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CENTRAL FLORIDA CRITTER OF THE DAY: Largemouth Bass (Micropterus salmoides)

At this stage, this fish really doesn’t live up to the “Large”mouth. He is rather small, maybe 2.5 inches long. A little too large to be a “fry”, perhaps juvenile describes it best. A fish native to Florida, they can take on coloration based on the water they are in.

“Largemouth bass may consume small fish, insects, mosquitoes, blackfly larvae, mayfly nymphs, worms, adult insects, mussels, crayfish, snails, tadpoles, frogs, small fish, salamanders, mice, turtles. In general largemouth bass feed at all hours, but most often in the early morning or late in the day. In some cases, the prey is not completely swallowed up initially; it is caught and held in the jaws and then it is sucked in.”

Learn: http://www.flmnh.ufl.edu/fish/Gallery/Descript/LargemouthBass/LargemouthBass.html

Shown swimming amid Florida Native Plant: COMBLEAF MERMAIDWEED (Proserpinaca pectinata)

My take: https://floridawildlifegardentails.wordpress.com/2019/02/25/pondering-new-residents-in-the-garden/

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CENTRAL FLORIDA CRITTER OF THE DAY: Land Planarian (Family Geoplanidae)

Correction 12/17/18: I initially misidentified this as Hammerhead Flatworm (Bipalium kewense). Jean-Lou Justine, an expert from France noted the following on Twitter:

“The new photograph is not a Bipalium… some Geoplanidae but not a Bipalium. The 2012 photograph is Bipalium vagum, not Bipalium kewense.”

a.k.a. Flatworm

This one was small, about 1-1/2 inches.

Pleased to see it munching away on what appears to be a Ghost Ant nest so beneficial in my book.

Learn: https://aggie-horticulture.tamu.edu/galveston/beneficials/beneficial-57(partial)_land_planarian.htm

Learn more: http://entnemdept.ufl.edu/creatures/misc/land_planarians.HTM

My take:  https://floridawildlifegardentails.wordpress.com/2018/12/13/its-a-wormits-a-slug-its-a-what/

Photo from 2012 of Mollusc-eating Hammerhead Worm (Bipalium vagum), who is in the same taxonomic family:

From 2012, eating slugs, beetle larvae and millipedes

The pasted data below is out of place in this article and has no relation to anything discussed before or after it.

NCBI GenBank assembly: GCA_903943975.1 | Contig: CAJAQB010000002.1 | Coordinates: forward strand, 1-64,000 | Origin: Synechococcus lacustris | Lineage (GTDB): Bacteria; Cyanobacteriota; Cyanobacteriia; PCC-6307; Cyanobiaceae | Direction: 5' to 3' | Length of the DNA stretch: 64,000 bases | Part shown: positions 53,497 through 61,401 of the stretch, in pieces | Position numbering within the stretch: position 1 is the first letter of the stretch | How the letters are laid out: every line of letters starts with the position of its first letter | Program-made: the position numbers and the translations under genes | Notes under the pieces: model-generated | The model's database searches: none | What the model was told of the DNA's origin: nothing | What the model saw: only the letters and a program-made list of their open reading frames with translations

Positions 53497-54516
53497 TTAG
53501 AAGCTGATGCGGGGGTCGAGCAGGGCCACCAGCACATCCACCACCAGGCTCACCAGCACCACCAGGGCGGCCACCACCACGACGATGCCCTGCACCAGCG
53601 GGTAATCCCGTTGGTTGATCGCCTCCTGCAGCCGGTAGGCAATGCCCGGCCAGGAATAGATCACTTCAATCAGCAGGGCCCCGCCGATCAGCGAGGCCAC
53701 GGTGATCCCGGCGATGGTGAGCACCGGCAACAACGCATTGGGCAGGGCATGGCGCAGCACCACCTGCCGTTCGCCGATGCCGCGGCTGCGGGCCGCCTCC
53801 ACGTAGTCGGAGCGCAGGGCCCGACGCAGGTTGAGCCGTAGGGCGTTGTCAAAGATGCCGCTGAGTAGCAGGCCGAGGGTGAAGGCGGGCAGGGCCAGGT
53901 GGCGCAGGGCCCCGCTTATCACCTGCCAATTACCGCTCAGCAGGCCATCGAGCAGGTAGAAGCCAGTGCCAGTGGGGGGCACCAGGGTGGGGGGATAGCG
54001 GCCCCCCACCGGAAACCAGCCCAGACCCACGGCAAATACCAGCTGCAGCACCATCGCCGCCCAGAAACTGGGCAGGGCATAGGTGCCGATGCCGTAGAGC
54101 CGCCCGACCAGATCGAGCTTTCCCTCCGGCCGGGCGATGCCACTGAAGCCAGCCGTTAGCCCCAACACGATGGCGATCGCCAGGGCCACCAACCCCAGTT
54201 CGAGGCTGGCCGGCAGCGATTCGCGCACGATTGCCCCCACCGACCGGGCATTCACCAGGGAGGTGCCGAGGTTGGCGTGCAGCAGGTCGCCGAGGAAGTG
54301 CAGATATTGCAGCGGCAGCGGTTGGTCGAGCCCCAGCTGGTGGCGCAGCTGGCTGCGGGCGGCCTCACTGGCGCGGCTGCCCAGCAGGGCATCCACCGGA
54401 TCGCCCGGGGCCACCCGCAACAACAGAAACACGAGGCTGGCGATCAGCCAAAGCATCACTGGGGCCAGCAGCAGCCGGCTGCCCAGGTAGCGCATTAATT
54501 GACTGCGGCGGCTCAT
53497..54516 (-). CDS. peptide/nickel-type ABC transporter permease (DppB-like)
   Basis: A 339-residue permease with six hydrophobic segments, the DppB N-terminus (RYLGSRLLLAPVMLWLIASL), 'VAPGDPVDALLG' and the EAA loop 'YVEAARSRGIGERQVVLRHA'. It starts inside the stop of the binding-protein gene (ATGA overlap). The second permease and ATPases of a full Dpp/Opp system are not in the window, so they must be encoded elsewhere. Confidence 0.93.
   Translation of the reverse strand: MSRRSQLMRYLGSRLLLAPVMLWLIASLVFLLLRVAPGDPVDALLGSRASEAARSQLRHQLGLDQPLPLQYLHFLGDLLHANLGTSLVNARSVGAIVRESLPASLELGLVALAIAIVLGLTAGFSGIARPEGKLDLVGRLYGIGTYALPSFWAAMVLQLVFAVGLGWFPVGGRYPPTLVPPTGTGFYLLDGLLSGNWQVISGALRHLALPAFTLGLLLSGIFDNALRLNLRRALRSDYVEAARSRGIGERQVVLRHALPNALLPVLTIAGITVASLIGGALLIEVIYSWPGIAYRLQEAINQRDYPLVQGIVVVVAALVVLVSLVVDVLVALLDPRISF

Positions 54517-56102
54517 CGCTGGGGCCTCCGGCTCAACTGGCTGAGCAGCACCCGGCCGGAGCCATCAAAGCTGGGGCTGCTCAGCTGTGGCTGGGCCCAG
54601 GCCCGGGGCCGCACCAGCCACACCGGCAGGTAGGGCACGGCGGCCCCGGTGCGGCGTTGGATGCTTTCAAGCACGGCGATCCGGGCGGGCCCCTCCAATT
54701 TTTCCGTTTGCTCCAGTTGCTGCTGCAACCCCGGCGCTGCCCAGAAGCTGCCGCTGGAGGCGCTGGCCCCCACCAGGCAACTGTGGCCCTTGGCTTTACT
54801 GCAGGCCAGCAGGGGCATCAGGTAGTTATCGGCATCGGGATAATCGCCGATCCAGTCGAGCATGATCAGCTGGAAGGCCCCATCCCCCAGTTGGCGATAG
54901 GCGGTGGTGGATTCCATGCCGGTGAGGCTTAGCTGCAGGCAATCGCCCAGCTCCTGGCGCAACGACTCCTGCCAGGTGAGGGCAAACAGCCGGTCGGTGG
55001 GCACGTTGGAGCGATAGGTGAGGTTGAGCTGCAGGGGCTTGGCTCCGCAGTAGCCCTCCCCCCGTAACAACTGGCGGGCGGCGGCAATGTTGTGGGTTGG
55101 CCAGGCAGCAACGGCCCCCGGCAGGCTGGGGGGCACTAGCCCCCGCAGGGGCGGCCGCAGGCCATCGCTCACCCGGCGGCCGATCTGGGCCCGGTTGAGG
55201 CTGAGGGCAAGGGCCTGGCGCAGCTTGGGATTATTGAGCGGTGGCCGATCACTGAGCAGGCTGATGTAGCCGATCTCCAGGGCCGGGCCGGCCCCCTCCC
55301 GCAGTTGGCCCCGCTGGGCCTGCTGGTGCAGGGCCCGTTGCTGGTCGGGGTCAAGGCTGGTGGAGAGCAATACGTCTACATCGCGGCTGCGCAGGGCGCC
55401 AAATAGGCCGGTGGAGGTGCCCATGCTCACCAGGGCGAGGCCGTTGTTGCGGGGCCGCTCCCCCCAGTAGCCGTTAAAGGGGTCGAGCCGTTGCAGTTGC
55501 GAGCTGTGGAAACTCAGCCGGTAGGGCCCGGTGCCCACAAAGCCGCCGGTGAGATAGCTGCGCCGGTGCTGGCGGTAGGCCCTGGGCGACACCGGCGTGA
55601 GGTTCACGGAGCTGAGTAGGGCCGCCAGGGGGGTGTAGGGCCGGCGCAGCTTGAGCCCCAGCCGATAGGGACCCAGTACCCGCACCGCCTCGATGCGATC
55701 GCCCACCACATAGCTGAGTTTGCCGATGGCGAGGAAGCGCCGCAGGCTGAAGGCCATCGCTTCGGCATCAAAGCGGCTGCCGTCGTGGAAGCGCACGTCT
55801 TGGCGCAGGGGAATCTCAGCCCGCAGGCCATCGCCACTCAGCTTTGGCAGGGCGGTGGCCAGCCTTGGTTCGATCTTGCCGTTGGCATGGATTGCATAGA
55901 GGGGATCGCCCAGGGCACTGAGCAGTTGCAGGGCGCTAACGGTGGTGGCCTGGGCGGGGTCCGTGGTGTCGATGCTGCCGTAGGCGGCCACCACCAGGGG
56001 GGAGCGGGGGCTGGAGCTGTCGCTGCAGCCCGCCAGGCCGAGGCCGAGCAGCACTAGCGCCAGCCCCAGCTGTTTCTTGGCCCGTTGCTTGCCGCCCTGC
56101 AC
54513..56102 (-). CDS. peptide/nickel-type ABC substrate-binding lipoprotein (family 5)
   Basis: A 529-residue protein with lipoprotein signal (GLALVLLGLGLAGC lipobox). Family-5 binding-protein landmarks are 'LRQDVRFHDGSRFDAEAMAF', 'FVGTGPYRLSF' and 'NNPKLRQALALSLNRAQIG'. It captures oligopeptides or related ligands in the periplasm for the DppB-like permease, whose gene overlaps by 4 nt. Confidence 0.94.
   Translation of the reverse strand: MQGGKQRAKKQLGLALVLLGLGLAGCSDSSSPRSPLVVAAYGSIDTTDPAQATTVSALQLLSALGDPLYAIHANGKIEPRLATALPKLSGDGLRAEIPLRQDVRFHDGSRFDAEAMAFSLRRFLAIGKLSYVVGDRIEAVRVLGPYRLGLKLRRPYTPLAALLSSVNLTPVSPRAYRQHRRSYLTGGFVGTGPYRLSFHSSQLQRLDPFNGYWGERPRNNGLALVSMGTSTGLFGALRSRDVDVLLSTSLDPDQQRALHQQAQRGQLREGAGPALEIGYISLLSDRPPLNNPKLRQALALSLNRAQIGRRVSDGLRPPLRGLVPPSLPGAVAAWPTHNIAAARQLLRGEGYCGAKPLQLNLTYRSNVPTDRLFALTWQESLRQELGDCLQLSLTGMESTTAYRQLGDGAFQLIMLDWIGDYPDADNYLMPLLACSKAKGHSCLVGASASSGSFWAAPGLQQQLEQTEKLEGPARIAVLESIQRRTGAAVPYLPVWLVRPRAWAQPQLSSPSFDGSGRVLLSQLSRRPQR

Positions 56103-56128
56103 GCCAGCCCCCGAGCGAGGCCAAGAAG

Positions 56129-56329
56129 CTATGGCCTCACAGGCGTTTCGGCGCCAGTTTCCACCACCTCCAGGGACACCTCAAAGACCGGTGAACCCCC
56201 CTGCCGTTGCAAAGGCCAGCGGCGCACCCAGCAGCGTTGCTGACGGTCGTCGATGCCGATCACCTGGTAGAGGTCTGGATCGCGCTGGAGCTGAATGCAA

CENTRAL FLORIDA CRITTER OF THE DAY: Florida Leatherleaf Slug (Leidyula floridana) I One of the native Mollusca who function mostly as decomposers so are beneficial. “Florida’s generally sandy soil is not conducive to slugs, but they occur where organic matter is abundant, and of course the generally humid conditions favor slug survival.” (source: UF IFAS) soooo, if slugs are a problem in your yard, seems the solution would be to forego all the fertilizers necessary to keep exotics in peak condition and plant native plants which are adapted to the existing soils.

Learn: http://entnemdept.ufl.edu/creatures/misc/gastro/slugs_of_florida.htm

My take: https://floridawildlifegardentails.wordpress.com/2018/07/11/feeling-sluggish/

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CENTRAL FLORIDA CRITTER OF THE DAY: Jelly Blob (Bryozoan)

Bryozoans are aquatic animals and those in fresh water are in the Phylactolaemata Class.

They filter water and can be an indicator of good water quality. A beneficial creature which inhabits lakes that have lots of food. they eat diatoms and algae.
Learn: http://www.co.thurston.wa.us/health/ehadm/swimming/bryozoan.html

Learn more: http://web.archive.org/web/20160430090714/http://www.wright.edu/~tim.wood/bryozoans.html

Shown in the pond attached to dried plant debris among Florida Native Plant: COMBLEAF MERMAIDWEED (Proserpinaca pectinata)

My take: The Blob and the Beginning of Winter
http://web.archive.org/web/20120115145123/http://www.beautifulwildlifegarden.com/the-blob-and-the-beginning-of-winter.html

“The predators of freshwater bryozoans are mainlyfish, but raccoons also like to eat the gelatinousspecies.” (source: http://www.des.nh.gov/organization/commissioner/pip/factsheets/bb/documents/bb-59.pdf)  added 3/10/17

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CENTRAL FLORIDA CRITTER OF THE DAY: Florida Leatherleaf Slug (Leidyula floridana) I One of the native Mollusca who function mostly as decomposers so are beneficial. “Florida’s generally sandy soil is not conducive to slugs, but they occur where organic matter is abundant, and of course the generally humid conditions favor slug survival.” (source: UF IFAS) soooo, if slugs are a problem in your yard, seems the solution would be to forego all the fertilizers necessary to keep exotics in peak condition and plant native plants which are adapted to the existing soils.

Learn: http://entnemdept.ufl.edu/creatures/misc/gastro/slugs_of_florida.htm

My take: https://floridawildlifegardentails.wordpress.com/2018/07/11/feeling-sluggish/

If placed on their back they quickly roll over.

If placed on their back they quickly roll over.

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CENTRAL FLORIDA CRITTER OF THE DAY: Bluegill Fish (Lepomis macrochirus)

Bluegill is in the sunfish family. This guy was swimming along with a softshell turtle and was feeding on some native Mermaidweed (Proserpinaca pectinata) before he came to the top for a picture.

They are an important food source for larger fish predators, including bass and other larger fish, birds (waterfowl, herons), turtles, mammals…including humans.

Range: http://nas.er.usgs.gov/queries/FactSheet.aspx?speciesID=385

Diet: insects, smaller fish, aquatic larvae such as mosquitoes, vegetation

Learn: http://www.fcps.edu/islandcreekes/ecology/bluegill.htm

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